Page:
- The FDA advises "at least 15 minutes" of wait time for people in a "measurement room" until they are screened by a thermal camera. However, visitors enter Six Flags' fever screening areas immediately from outdoor queuing areas with no little to no adjustment period. This means outside weather conditions (hot sun, cold rain, etc) will impact skin temperature readings.
- Blackbody calibration devices on Six Flags' fever screening systems are placed close to the thermal camera, violating FDA guidance that the blackbody is placed close to people being screened. This skews system accuracy as blackbodies are meant to be compared directly to human body temps and major manufacturers - including Dahua - say they function properly only if placed next to humans, which IPVM testing confirms.
- FDA guidance advises screening be carried out in rooms with "no draft (movement of air)" but Six Flags' screening 'tents' typically have large air conditioning systems and/or fans blowing onto visitors. International guidelines also advise these systems avoid "drafts from sources such as air conditioning ducts" so that people's faces are not artificially cooled.
- The FDA advises "any face obstructions" be removed, including hair and masks, however, Six Flags allow masks and hair obstructions to remain.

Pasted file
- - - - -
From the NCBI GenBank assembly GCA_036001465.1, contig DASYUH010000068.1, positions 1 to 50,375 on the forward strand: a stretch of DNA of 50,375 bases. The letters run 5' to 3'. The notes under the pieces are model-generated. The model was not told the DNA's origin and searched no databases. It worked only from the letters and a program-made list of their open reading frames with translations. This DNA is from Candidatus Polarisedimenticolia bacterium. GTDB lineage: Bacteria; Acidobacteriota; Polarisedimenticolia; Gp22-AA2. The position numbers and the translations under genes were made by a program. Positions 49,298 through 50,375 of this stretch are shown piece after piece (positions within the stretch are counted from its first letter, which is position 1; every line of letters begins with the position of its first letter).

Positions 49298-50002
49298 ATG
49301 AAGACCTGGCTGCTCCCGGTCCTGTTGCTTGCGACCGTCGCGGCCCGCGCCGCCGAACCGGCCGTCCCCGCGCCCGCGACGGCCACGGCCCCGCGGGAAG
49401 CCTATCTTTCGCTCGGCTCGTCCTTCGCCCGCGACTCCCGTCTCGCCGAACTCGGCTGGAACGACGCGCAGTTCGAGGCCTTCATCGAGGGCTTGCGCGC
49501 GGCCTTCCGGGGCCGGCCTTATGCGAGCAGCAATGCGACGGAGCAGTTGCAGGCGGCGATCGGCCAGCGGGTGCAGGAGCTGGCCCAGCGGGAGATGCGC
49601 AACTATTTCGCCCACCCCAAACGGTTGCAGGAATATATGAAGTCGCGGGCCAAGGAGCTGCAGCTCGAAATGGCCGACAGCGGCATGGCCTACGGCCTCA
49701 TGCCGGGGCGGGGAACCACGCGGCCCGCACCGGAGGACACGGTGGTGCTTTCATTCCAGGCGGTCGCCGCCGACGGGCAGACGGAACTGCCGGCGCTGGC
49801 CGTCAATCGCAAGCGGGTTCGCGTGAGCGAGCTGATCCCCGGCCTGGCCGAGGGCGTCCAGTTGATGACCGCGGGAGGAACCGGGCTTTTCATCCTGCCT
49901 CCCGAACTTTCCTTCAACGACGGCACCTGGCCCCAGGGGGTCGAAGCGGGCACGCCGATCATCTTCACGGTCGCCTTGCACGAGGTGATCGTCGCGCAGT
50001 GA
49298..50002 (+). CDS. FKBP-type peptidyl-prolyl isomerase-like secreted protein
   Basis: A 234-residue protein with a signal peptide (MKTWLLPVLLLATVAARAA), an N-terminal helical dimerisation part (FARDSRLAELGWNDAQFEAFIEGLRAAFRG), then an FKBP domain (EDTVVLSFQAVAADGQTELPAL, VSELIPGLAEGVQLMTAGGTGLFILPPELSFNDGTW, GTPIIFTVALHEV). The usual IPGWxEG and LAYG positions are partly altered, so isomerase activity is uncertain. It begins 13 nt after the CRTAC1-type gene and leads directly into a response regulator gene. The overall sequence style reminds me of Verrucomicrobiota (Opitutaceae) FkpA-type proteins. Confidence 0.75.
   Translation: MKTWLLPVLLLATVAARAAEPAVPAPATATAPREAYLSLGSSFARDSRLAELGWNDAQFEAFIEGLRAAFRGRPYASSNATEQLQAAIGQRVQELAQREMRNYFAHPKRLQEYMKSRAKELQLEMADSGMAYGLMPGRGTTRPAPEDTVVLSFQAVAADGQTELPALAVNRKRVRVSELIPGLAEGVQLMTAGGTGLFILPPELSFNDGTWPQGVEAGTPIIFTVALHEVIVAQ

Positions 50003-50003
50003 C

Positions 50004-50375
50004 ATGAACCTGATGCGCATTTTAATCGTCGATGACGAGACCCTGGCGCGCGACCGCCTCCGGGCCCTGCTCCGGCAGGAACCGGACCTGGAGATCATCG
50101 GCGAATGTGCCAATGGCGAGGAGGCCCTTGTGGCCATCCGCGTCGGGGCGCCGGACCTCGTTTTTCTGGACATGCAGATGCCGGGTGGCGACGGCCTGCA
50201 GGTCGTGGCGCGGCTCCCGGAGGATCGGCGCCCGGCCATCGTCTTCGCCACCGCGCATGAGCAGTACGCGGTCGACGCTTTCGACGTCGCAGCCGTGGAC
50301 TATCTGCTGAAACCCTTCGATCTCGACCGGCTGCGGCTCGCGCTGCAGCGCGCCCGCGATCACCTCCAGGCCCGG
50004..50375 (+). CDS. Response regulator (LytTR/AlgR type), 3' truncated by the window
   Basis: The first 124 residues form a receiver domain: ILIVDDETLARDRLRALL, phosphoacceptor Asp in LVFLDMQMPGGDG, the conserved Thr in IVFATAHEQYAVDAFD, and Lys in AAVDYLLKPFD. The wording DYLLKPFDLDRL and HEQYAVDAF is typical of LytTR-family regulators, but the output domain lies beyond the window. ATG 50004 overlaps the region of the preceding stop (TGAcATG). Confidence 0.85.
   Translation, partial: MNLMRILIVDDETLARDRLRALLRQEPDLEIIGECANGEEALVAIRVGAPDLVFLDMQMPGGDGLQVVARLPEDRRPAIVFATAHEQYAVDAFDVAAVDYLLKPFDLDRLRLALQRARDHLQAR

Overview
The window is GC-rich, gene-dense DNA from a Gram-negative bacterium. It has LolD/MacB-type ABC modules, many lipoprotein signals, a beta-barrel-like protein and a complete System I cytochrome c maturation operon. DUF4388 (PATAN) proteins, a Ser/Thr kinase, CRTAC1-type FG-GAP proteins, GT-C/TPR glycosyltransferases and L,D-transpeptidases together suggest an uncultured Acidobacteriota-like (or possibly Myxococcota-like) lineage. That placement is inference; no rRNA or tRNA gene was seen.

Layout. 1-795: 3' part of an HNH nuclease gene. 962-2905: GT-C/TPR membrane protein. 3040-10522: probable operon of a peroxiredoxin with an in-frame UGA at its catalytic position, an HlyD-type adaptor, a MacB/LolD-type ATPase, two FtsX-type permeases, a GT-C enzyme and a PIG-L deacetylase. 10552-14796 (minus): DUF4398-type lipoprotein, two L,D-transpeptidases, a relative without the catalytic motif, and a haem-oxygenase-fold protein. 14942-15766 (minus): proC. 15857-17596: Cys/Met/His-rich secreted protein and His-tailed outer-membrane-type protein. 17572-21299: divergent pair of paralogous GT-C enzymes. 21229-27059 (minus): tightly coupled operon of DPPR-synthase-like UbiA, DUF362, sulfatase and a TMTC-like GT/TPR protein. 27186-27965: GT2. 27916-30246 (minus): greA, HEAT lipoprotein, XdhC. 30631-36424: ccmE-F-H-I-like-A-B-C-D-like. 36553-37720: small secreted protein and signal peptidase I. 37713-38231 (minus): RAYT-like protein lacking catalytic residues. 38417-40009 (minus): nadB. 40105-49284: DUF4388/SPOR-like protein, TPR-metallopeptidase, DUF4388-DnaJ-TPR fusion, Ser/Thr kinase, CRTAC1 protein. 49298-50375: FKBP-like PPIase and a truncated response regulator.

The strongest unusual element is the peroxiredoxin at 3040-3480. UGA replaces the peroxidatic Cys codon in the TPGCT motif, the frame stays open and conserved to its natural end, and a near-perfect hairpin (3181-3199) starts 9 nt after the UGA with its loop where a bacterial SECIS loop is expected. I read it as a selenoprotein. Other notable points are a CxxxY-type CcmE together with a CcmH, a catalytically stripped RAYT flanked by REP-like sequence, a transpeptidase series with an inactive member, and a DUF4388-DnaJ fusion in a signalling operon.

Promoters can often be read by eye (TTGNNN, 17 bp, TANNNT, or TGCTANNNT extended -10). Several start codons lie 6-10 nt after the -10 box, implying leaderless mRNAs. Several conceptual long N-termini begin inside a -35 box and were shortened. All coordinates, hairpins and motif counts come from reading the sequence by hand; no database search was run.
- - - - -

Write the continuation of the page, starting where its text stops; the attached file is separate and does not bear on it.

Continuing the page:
- The FDA states "measure only one person" at a time but IPVM found multiple instances of Six Flags parks doing simultaneous screening.
In many cases, Six Flags' poor setups violated Dahua's own install instructions as well, as we show below.
Screened Immediately After Queuing Outside
Each park has a Dahua fever camera system located in a tent prior to bag checks, e.g. this is the tent at Six Flags America in Maryland as shown by this YouTuber:
Prior to screening people queue up outdoors, as shown by this YouTuber at Six Flags Great Adventure in New Jersey:
Contrast to FDA guidance recommending "at least 15 minutes in the measurement room":
No Removal Of Masks/Hair, Simultaneous Screening
The parks have signs telling visitors to "remove all headware" and "eyeglasses", as seen at Six Flags Great Adventure from this YouTuber:
This violates FDA guidelines which state all face obstructions must be removed including masks and hair:
Wrong Blackbody Placement
US Six Flags parks had incorrectly configured fever screening setups with the blackbody close to the camera, e.g. this setup at St Louis: